Growing signs of impatience… Chief Executive manqué-to-be Christine Loh warns that following the district elections the ball is in the administration’s court. It must seize this opportunity (the one that disappeared behind clouds of tear gas on Sunday) to take action to solve the city’s political crisis. Even the SCMP, in yet another whiny editorial bemoaning oh-so awful radical vandalism and arson, manages to squeeze in some criticism of Carrie Lam’s inaction.
It is undeniably true that the Hong Kong government has, for the last six months, been as lifeless as the stuffed waxwork taxidermy thing in the glass case at the Mao Mausoleum. It is also true that, left to her own devices, Carrie would be responding to the ongoing calamity with a sort of barely noticeable dithering.
But, as the lady has managed to indicate discreetly, her hands are tied. She would love to get up and do something utterly useless and indecisive – but she’s not allowed to. Beijing insists that the problem be solved through force alone. After 11,000 rounds of tear-gas, 5,000 arrests, a constitution-warping and counterproductive face-mask ban, the probably-irreversible dissolution of a service-oriented police force, a collapse in tourism, partial shutdowns of the transit system, and the total alienation of most of the public (plus Taiwan’s), Beijing remains adamant that crushing and suppressing is the only way.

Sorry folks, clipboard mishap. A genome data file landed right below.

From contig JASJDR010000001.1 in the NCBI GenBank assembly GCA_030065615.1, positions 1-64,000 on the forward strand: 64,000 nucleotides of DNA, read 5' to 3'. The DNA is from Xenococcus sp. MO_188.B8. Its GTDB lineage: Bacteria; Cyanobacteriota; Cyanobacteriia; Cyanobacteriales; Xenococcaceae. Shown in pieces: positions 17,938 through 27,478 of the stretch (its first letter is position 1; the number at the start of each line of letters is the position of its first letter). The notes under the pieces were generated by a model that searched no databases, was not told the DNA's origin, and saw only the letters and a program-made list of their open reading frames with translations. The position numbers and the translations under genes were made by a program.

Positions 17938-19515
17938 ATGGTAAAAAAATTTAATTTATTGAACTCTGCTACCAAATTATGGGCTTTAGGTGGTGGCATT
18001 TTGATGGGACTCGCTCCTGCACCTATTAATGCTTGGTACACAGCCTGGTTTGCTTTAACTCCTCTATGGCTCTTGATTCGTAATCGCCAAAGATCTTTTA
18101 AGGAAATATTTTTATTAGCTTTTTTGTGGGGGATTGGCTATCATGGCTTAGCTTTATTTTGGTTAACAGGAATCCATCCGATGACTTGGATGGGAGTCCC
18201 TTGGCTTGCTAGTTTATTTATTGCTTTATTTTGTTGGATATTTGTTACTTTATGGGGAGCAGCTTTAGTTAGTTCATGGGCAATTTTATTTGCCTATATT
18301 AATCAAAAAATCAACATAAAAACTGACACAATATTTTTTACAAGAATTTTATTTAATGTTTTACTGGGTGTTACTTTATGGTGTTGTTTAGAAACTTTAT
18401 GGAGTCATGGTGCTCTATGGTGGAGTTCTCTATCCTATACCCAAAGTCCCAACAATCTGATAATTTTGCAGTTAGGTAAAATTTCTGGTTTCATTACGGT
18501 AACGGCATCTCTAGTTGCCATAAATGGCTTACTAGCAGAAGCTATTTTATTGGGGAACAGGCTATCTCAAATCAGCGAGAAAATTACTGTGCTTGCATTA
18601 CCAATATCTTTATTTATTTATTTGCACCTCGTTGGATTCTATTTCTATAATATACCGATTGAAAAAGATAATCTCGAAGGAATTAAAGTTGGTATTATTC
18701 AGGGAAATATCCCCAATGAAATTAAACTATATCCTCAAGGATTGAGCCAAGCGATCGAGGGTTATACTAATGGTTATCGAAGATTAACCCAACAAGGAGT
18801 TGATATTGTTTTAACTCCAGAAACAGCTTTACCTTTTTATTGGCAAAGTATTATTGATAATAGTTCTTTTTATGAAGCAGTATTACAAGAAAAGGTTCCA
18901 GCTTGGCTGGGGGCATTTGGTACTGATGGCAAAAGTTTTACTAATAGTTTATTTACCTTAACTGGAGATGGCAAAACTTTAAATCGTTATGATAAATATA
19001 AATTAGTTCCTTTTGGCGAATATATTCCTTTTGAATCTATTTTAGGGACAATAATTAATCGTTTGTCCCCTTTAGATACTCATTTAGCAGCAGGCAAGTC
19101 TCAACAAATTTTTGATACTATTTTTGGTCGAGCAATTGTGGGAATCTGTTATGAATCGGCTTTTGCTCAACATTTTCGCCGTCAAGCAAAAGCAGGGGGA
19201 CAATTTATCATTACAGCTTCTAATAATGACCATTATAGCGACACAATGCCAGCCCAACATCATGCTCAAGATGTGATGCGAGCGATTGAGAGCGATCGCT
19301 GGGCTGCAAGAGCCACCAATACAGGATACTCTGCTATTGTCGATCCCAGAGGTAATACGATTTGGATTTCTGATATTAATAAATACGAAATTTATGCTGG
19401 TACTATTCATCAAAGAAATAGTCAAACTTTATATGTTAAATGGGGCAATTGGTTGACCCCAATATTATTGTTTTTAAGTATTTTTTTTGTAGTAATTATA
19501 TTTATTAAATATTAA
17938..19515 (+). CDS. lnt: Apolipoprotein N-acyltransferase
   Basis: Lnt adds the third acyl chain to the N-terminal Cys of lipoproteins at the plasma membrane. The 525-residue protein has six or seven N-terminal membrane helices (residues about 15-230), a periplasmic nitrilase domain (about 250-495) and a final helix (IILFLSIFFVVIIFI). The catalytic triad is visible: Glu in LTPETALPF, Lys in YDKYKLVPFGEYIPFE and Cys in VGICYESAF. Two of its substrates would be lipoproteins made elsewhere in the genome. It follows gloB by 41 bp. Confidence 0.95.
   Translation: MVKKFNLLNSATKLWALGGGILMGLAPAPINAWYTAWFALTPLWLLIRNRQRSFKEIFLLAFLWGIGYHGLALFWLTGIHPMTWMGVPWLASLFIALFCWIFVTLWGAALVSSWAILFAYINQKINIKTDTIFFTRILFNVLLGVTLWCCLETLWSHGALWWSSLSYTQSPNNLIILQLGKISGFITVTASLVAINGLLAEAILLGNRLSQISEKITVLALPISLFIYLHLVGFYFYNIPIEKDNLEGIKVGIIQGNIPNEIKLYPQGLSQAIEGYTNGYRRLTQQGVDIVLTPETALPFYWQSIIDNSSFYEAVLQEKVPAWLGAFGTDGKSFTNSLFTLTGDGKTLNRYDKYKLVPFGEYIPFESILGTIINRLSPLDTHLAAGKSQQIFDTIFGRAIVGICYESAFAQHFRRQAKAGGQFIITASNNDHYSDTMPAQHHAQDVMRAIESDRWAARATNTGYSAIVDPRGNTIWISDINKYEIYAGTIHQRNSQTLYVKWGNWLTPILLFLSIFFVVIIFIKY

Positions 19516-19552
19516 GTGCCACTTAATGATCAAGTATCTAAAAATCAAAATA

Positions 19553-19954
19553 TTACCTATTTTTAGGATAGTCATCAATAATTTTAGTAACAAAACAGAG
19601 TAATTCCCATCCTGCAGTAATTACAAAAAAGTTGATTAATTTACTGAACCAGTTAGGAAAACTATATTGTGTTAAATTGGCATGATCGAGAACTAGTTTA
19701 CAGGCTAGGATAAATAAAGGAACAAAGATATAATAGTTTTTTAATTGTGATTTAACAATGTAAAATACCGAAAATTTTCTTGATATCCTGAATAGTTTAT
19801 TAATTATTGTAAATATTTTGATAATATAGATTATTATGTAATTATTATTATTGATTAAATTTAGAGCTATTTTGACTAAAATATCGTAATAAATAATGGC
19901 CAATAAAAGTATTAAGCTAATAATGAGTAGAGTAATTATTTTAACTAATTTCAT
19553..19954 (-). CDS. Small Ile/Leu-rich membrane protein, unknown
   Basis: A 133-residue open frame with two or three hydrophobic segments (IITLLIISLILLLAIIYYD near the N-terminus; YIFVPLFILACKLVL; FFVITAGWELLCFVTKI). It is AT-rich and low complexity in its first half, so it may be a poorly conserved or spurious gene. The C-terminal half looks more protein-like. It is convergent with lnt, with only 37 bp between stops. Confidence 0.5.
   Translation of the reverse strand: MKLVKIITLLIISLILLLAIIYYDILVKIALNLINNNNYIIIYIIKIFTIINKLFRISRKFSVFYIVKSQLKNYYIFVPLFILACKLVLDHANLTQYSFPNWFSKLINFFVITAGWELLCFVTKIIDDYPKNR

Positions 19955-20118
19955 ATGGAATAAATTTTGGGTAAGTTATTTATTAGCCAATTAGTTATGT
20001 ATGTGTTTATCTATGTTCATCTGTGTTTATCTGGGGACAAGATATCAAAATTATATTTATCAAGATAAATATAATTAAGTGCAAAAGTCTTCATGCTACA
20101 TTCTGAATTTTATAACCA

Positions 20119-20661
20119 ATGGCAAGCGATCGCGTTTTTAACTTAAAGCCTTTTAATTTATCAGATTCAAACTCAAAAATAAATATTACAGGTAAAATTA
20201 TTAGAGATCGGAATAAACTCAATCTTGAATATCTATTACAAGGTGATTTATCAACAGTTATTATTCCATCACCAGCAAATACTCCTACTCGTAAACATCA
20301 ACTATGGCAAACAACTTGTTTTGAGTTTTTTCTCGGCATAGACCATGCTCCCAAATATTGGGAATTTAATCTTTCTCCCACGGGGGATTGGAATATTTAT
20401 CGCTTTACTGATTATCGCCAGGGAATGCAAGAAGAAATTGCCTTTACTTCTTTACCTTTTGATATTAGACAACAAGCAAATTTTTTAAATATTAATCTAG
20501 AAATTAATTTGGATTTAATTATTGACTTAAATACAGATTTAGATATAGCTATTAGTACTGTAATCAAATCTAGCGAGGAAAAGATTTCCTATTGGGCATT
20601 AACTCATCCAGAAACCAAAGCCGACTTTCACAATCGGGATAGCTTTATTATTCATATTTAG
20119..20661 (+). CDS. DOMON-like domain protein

Last week, the screw tightened with possible civil-service loyalty tests. This week, it’s purging the private sector.
And so we approach Month Seven, wringing our hands and lamely reciting the eternal delusion that only after the violence stops can ‘dialogue’ (whatever it might mean, between whomever) begin…